Humans remain the weak link in corporate data protection
Humans remain the weak link in corporate data protection, but you might be surprised that it isn't only rank-and-file employees duped by phishing scams who pose risks. Some companies are lulled into a false sense of cybersecurity by vendors. You read that right, Some enterprises believe the shiny new technologies they've acquired will protect them from anything.
As we continue to build defense in depth and deploy security appliances utilizing AI and other emerging technologies, attackers will continue to pivot to the perennial weak spot: the users. Recently I hosted the Social Engineering Capture The Flag competition at Hackfest in Quebec, and similar to last year, the results were sobering. Every single targeted company had employees that gave detailed information over the phone on their OS and service pack level, and 88 percent gave detailed information on the browser they were using. Three quarters went to a URL that they were given over the phone. The information that the companies bled was disheartening but not shocking. Until we train employees to trust their instincts and tell them it's okay to say no to a customer, things won't change. In the current environment where companies ask their customers to leave a positive review online, employees increasingly feel less empowered to terminate a call they feel is suspicious. Your friendly neighborhood hacker is happy to exploit this weakness.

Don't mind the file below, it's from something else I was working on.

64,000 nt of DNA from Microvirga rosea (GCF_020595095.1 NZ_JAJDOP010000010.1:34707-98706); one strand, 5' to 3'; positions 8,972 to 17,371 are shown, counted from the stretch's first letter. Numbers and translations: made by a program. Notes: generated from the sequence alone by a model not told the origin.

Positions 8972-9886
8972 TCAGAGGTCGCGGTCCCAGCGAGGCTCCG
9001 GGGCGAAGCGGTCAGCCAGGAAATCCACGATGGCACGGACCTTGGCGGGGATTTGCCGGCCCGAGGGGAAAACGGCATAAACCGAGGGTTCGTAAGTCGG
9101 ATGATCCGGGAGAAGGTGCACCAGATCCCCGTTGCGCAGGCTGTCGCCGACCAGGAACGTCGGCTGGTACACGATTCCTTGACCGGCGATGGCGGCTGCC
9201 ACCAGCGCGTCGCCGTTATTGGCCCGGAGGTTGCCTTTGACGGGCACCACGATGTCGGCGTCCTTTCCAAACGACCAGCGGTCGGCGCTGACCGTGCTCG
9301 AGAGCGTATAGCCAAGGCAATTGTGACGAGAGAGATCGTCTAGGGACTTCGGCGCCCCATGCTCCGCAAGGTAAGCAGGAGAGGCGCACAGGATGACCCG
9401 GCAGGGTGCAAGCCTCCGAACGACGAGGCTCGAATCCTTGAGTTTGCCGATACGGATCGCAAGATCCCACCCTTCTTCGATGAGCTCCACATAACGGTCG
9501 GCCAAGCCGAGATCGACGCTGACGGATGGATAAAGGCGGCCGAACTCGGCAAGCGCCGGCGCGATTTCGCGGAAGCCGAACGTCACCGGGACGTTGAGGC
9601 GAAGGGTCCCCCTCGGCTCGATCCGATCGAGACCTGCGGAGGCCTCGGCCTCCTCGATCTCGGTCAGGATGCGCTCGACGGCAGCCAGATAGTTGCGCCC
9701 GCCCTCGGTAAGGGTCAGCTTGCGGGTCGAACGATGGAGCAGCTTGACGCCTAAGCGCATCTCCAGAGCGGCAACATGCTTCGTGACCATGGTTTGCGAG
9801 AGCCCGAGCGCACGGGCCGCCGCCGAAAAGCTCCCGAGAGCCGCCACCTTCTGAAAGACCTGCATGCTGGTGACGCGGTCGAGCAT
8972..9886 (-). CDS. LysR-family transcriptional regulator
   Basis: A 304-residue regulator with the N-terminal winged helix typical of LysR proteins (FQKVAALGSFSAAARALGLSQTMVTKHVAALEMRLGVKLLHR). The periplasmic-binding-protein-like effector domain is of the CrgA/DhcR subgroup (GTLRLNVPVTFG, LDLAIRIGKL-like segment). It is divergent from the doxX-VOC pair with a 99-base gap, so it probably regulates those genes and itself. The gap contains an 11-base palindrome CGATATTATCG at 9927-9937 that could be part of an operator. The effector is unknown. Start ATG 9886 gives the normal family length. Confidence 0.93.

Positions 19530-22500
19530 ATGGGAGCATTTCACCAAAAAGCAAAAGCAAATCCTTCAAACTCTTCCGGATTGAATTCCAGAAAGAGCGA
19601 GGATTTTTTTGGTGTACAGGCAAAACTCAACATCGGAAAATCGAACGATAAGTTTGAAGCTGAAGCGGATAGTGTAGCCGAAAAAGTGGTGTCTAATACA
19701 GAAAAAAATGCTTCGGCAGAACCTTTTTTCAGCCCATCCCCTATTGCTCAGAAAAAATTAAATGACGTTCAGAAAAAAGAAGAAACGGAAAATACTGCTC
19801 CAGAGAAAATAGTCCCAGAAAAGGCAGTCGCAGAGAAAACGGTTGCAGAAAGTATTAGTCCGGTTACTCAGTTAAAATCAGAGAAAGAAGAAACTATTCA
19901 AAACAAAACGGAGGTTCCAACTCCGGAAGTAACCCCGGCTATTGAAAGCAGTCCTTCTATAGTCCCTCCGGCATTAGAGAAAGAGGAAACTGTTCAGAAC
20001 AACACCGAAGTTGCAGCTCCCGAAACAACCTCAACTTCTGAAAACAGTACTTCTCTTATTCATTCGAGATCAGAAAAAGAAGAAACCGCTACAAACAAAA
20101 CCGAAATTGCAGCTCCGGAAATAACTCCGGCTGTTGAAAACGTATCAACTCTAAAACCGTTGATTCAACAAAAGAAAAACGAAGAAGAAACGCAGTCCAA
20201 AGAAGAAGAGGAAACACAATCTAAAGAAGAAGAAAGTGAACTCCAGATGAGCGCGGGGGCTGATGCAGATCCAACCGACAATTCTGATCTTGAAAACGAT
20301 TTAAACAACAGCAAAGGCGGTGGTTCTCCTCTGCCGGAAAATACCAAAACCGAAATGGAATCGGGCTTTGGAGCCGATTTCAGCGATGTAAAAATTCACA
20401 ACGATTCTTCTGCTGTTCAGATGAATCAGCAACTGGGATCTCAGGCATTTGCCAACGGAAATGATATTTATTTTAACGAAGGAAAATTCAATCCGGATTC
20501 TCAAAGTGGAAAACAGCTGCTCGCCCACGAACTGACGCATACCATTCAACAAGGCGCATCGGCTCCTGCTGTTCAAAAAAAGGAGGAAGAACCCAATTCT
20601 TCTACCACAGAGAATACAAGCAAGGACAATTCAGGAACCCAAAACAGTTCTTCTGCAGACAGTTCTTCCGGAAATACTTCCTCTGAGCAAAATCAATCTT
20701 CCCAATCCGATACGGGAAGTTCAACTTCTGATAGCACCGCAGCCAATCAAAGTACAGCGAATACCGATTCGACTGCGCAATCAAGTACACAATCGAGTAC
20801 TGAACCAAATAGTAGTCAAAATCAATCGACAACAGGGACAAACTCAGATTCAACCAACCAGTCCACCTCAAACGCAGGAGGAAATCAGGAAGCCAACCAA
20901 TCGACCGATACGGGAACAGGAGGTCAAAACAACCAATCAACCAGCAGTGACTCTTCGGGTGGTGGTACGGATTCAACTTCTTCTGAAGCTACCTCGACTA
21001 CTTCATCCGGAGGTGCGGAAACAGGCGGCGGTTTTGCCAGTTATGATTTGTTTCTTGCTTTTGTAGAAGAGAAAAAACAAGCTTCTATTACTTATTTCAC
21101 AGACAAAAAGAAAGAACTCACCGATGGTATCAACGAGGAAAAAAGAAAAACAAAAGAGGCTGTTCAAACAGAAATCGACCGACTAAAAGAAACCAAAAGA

Billions being send on security tools
The threat of cyber crime has created a significant increase in interest on the topic of cyber security, with organizations spending billions of dollars to protect themselves against a fast evolving array of current and potential future threats. Many spend heavily on monitoring, surveillance and software; however, they often neglect the risk exposure created by their own people – and, in this digital age, by their customers.
Businesses are losing the fight, pay ransom, or lose their lively hood
Businesses are forced to make exceedingly difficult decisions. On one hand, it feels wrong to negotiate with the cybercriminals and give them what they want. On the other hand, the looming financial hit and business interruption is typically far more detrimental than the payoff amount. If business owners don’t engage with the ransomers, they face the prospect that they, and their employees, may lose their livelihood. I see ransomware as a continuing cyber threat in 2019 and beyond. It’s up to business owners to implement the best security practices and ensure that their employees are properly trained to identify and avoid potential threats.